3. UK/Australia. Disclaimer: I realize the only thing these teams have in common is that they speak English, and I certainly do not want to start an inter-continental war of words, but UK and Australia just do not have enough riders alone to compete with Spain and Italy (or Belgium.. coming up) and based on the performances (only) they made a nice synergy. VAS 13,047 points, total of 70 riders returning 14,665 points at a total cost of 236 points with a return on investment a whopping 62.14! The top 25 came in at 14,136 at a cost of 169, so I needed to make some changes. Dropped were Mathew Hayman (8 point cost for 175 points scored), David Millar (8 for 80) and Stuey (4 for 208). Added were low cost (and low scoring) guys Sutherland, Tanner and McEvoy. Ted could probably come up with a program that might produce a better score by a few points, but on the surface this looked like a sound adjustment. Observations. Cav had an off-year but Wiggo had a season for the ages. A few dogs in there, but at a ROI of 62.14 lots of safe bets in this field.

Note: After this point I will still refer to the benchmark as VAS even though adjustments were not needed as the top 25 riders came within the budget and did not violate the (3-for)18 or (single) 24-point rider rules.

4. Belgium. Ok, now we come to the root of my flawed team strategy. Very big team (127 riders) but costly at 265 points with an ROI of a rather average of 41.05. VAS 10,203. In fairness, Phil had an off year, Leukemans was a huge disappointment and Roelandts was injured so his points are down (but that could change still). Boonen was a great value this year essentially tripling his points from 2011. The Belgium team scores early but not often after that save for Phil and JVDB. 2013 I predict will show a return of Phil G as the top rider on this team, but Boonen may not repeat his 2,007 point total this year which showed him winning everything under the sun in March and early April. He will be a marked man and will see stiff competition from Sagan and Cancellara. As your broker, I would say avoid an all-Belgian team. Of course, I probably wont heed my own advice here (I suspect the same holds true for the Waffler).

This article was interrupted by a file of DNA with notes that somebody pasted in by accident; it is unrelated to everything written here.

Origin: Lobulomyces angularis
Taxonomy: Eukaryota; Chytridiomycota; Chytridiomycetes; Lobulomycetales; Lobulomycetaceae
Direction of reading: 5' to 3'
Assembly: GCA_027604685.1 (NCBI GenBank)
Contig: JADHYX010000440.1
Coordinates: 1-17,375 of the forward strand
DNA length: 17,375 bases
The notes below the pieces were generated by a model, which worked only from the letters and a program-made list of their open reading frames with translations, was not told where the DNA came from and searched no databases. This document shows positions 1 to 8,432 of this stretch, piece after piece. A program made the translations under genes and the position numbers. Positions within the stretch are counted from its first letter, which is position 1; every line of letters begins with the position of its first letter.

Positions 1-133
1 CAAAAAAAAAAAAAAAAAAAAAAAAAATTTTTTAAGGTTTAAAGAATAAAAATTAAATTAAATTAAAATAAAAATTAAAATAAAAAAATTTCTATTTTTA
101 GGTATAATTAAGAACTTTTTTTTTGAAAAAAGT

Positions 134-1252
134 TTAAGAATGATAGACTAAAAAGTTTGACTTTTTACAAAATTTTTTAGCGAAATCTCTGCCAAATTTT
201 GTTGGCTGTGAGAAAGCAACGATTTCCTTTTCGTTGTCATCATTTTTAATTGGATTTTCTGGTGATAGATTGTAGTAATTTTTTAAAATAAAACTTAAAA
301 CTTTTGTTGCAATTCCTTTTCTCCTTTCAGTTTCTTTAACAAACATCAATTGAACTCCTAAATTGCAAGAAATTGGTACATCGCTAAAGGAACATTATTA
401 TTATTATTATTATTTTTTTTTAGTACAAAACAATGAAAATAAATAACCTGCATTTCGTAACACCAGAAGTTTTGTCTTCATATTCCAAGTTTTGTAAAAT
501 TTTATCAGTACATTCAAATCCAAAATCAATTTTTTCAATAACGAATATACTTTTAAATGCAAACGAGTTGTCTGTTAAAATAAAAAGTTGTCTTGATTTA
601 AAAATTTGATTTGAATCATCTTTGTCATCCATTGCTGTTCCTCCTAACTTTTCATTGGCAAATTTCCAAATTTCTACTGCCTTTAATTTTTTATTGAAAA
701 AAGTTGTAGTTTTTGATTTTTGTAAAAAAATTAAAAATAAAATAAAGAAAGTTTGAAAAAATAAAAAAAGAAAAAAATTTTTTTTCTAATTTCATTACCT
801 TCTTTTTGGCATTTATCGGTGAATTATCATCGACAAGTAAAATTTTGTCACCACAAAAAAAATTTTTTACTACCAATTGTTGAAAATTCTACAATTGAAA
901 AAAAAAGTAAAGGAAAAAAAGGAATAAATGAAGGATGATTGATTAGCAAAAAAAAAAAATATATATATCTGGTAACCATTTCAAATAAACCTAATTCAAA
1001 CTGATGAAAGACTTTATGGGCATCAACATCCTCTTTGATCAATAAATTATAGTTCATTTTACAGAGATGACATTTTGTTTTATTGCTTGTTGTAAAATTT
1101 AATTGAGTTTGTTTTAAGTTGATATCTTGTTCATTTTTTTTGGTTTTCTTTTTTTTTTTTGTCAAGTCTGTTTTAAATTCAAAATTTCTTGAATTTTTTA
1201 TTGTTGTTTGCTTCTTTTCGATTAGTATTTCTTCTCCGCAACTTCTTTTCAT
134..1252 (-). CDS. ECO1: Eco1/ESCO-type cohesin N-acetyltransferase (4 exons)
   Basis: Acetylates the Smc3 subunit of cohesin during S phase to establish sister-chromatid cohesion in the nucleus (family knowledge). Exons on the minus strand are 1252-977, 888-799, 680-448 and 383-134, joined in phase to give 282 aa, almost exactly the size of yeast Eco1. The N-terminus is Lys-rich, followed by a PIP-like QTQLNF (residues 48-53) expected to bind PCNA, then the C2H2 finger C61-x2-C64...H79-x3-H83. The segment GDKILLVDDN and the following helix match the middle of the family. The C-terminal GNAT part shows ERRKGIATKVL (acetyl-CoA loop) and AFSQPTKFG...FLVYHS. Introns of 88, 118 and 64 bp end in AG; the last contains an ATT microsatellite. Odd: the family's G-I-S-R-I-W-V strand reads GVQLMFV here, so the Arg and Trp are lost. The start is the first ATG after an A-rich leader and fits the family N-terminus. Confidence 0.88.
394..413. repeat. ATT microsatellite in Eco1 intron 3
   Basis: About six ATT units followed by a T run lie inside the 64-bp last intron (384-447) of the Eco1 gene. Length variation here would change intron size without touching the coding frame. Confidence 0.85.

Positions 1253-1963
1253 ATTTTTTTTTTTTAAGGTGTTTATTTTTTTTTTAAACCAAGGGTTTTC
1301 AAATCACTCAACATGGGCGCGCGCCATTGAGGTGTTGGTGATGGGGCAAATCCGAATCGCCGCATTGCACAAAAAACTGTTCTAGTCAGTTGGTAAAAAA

5. France, VAS 8,775. This was a bit of a surprise to me, but the French team is huge (155 riders) and relatively in-expensive (ROI of 40.71), and they have guys like Tommy V and Chav who spend a lot of time near the front of the races. Some potential here, especially seeing that their top 25 riders came in at a very cheap 98 point cost. You could parlay neighboring countries of Lux and/or Switzerland (neither team was large enough to make the list) and have a France/Schleck or France/Cance (that's catchy) strategy.

6. The Netherlands, VAS 8,218. Small team though and a very healthy ROI of 49.2 (based on 66 riders, scoring a total of 8.462 points at a cost of 172). The cost of the top 25 riders was a rather inexpensive 109 points, so you could possibly come up with an All Dutch or Rabo team (Chris, Ted). An off year for Gesink likely keeps them out of the top 5 this year.

7. North America (ok, Canada and US), VAS 8,145. Very interesting numbers here. Very small and inexpensive combined team (78 riders, cost of 143) with a second overall ROI of 57.29. Taylor Phinney and Ryder Hejsedal wont be the same bargains they were this year (or Teejay for that matter), but other than Tyler Farrar not too many bad investments here.

8. Germany, VAS 6,639. With three riders scoring over 1,200 points there is strength at the top, however only 21 riders scored points. Small team though (could be combined with a neighbor) at only 47 riders at a cost of 131 points (ROI a healthy 50.68). If you are a fan of sprinters this could be a fun team to watch.

9. Scandanavia, VAS 5,450. Small combined squads from Denmark, Sweden and Norway. Some strong performers like EBH and Kessiakoff, but at 14 point cost and only 60 points returned, Thor kills this teams ROI which comes in at a paltry 36.17.

Glaring omissions to the list are Switzerland, Kazakhstan, Luxembourg, Portugal, Ireland, Russia, Slovakia, Columbia etc. Teams either lacked the numbers or results to be considered although a combined team "left-off-the-list" especially with Sagan, the Schlecks, Fabian and others could be fun.